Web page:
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Five Steps to IFRS

A carefully planned implementation of IFRS can make the transition less painfu

Public companies, particularly those with operations in other countries, are familiar with the debate over whether to adopt the International Financial Reporting Standards, which are used in many places outside the United States.

Multinationals are already familiar with the standard, but organizations that have only reported according to the U.S. standard of Generally Accepted Accounting Principles will need to do (and spend) more if they have to change their accounting processes.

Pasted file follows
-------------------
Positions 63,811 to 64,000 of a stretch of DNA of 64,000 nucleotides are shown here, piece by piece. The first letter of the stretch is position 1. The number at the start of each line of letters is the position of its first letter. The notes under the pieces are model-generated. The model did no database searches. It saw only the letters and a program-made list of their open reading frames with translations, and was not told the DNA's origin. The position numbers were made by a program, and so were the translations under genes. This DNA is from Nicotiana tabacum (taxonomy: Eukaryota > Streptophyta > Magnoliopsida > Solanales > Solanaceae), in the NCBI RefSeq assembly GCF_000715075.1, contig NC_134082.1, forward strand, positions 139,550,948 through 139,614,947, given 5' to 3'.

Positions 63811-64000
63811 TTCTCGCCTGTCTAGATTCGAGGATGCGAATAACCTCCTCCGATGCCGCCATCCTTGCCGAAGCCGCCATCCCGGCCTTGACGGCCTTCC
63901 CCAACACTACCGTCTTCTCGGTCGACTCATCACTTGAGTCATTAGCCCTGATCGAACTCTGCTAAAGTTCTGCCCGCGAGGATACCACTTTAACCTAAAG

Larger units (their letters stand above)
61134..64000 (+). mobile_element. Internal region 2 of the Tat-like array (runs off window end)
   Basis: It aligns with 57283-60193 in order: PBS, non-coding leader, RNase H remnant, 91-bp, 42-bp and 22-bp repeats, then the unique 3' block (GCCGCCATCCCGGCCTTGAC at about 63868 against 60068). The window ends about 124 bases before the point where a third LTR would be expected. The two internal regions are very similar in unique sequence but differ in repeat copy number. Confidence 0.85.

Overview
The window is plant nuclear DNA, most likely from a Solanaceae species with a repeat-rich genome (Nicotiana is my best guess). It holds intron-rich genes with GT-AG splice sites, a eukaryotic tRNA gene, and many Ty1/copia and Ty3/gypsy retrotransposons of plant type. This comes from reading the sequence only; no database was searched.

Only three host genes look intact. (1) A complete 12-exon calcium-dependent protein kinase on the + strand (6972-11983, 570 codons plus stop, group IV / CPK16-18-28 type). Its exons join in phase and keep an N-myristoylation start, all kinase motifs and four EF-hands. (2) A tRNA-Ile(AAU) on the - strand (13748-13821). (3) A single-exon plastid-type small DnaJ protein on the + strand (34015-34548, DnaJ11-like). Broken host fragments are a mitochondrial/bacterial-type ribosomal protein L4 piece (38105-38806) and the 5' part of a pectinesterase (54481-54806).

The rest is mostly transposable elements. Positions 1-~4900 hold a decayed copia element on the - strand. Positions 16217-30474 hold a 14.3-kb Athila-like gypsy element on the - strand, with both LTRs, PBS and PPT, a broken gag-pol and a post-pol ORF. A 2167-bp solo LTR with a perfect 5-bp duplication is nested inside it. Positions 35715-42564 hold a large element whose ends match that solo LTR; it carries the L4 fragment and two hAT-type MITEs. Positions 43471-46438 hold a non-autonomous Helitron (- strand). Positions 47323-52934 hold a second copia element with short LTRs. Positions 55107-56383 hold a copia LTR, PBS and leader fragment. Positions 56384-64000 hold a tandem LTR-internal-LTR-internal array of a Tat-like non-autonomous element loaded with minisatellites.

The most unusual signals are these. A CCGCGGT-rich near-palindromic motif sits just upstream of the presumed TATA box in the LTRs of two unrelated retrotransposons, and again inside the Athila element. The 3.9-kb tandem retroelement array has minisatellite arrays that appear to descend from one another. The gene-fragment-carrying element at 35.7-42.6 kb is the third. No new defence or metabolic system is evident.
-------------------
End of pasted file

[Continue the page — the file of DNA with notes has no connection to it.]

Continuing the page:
According to members of the Institute of Management Accountants, writing in Strategic Finance Magazine, there are five steps companies can take to adopt IFRS. Businesses will first need to take time to research what aspects of the business will be impacted by the move to IFRS. Create a team to head the transition, with the CFO at the helm. Next, take stock of the differences between GAAP and IFRS, and how the new standard will affect contracts, compensation agreements and other things related to accounting.

The third step marks the beginning of the program design process - survey the costs, effort and benefits of the project, the authors advise, then draft a timeline and start training. Next, test out the new "information flows and processes, both manual and automated, in anticipation of the conversion dates," and make any necessary adjustments. Finally, make the jump with full implementation and track any snags along the way.

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